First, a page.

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Japanese ink painting: suibokuga

Ink painting originated in China during the Tang dynasty (AD 618-907) and was known in Japan by the eighth century. In the fourteenth century it was widely taken up as one of the Zen arts by Japanese priest-artists, becoming an important basis of Japanese painting by the end of the fifteenth century.

Ink painting was patronised by the Ashikaga shoguns (1338-1573), and flourished in the Zen temples of Kyoto. The monk-painter Shūbun (flourished 1414-63) and his pupil, Sesshū (1420-1506), who saw Ming paintings first-hand in China, were considered the two great painters of their age. Later generations of ink painters tended to be professionals attached to the shogun's court. Some artists combined elements of native Yamato-e to produce a Sino-Japanese painting style which was dominated by the Kanō school from the sixteenth century. In the Edo period (1600-1868) the Rimpa, Zen and Bunjinga schools all developed new, often eccentric styles of ink painting.

Ink painting in its simplest form uses black sumi, charcoal or soot-based solid ink, on silk or paper. An infinite range of subtle tones can be used, sometimes with the addition of transparent washes of light colour. The quality and strength of the line depends on the artist's control of the brush. Because of this, ink painting and calligraphy are fundamentally related arts.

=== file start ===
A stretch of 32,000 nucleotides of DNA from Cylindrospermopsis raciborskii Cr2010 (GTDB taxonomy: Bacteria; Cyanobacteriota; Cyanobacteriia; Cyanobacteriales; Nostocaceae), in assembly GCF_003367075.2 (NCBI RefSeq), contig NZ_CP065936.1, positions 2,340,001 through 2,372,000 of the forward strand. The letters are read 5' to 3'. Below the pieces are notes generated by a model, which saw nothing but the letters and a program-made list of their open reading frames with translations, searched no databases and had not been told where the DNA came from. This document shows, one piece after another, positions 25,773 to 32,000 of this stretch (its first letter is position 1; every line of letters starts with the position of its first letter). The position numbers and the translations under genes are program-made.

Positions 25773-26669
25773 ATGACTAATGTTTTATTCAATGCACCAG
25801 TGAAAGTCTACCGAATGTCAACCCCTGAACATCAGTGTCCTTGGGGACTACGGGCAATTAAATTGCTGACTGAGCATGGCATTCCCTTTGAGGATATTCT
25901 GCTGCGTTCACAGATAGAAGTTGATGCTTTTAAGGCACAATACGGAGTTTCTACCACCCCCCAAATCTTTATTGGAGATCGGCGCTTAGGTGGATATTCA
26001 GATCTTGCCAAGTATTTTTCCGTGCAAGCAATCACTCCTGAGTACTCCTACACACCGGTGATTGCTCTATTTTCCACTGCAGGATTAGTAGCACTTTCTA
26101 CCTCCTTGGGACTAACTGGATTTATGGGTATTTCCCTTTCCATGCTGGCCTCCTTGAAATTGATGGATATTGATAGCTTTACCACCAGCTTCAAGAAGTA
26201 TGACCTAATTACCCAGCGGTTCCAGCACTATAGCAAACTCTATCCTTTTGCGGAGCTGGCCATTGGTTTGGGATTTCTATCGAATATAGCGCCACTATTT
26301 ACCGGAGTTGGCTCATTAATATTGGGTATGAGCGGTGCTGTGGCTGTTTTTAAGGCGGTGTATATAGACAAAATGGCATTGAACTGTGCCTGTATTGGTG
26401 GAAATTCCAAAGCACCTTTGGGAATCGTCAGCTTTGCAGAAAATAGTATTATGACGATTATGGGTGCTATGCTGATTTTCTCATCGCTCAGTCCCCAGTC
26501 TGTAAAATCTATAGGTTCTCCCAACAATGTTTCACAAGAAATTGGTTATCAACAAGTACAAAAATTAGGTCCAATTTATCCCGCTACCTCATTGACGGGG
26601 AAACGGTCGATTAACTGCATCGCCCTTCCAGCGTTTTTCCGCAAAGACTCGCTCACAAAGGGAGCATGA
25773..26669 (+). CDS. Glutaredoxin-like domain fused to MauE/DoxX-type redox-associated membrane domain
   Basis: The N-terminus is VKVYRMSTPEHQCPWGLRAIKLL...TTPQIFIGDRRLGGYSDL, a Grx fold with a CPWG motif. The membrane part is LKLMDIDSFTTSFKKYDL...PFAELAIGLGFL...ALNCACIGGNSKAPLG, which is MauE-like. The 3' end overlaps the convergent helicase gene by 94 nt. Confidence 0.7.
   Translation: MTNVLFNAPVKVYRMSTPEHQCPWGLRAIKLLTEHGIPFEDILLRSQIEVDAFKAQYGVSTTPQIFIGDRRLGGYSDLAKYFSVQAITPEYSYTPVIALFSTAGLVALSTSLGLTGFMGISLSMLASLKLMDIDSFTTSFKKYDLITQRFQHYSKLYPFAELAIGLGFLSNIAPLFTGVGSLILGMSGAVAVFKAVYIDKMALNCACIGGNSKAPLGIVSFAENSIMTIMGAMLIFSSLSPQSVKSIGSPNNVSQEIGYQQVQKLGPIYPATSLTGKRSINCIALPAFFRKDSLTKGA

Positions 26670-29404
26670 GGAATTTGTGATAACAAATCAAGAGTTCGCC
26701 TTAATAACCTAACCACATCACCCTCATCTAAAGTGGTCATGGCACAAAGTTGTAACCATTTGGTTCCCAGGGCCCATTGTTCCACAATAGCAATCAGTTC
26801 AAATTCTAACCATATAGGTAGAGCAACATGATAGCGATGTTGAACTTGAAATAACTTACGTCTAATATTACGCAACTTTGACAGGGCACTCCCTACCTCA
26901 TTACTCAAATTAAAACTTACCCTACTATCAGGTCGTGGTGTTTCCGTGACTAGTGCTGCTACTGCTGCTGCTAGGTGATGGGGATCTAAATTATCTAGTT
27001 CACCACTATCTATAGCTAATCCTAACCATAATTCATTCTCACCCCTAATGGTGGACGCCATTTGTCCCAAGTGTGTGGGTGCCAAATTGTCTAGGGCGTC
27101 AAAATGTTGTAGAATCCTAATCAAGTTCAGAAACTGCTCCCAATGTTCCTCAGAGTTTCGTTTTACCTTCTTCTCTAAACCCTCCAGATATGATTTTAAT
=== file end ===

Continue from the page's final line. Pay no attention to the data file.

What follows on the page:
A favoured suibokuga subject was a landscape of steep mountain peaks, pines, mist, bamboos and waterfalls. It often included isolated figures of travellers and fishermen, or a scholar in his rural retreat practising one of the four gentlemanly accomplishments - painting, poetry, music and calligraphy. These idealized landscapes were imagined, or inspired by paintings of Chinese beauty spots such as the Eight Views of Xiao and Xiang Rivers. The paintings were often inscribed with Chinese poems.

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British Museum collections, £12.99

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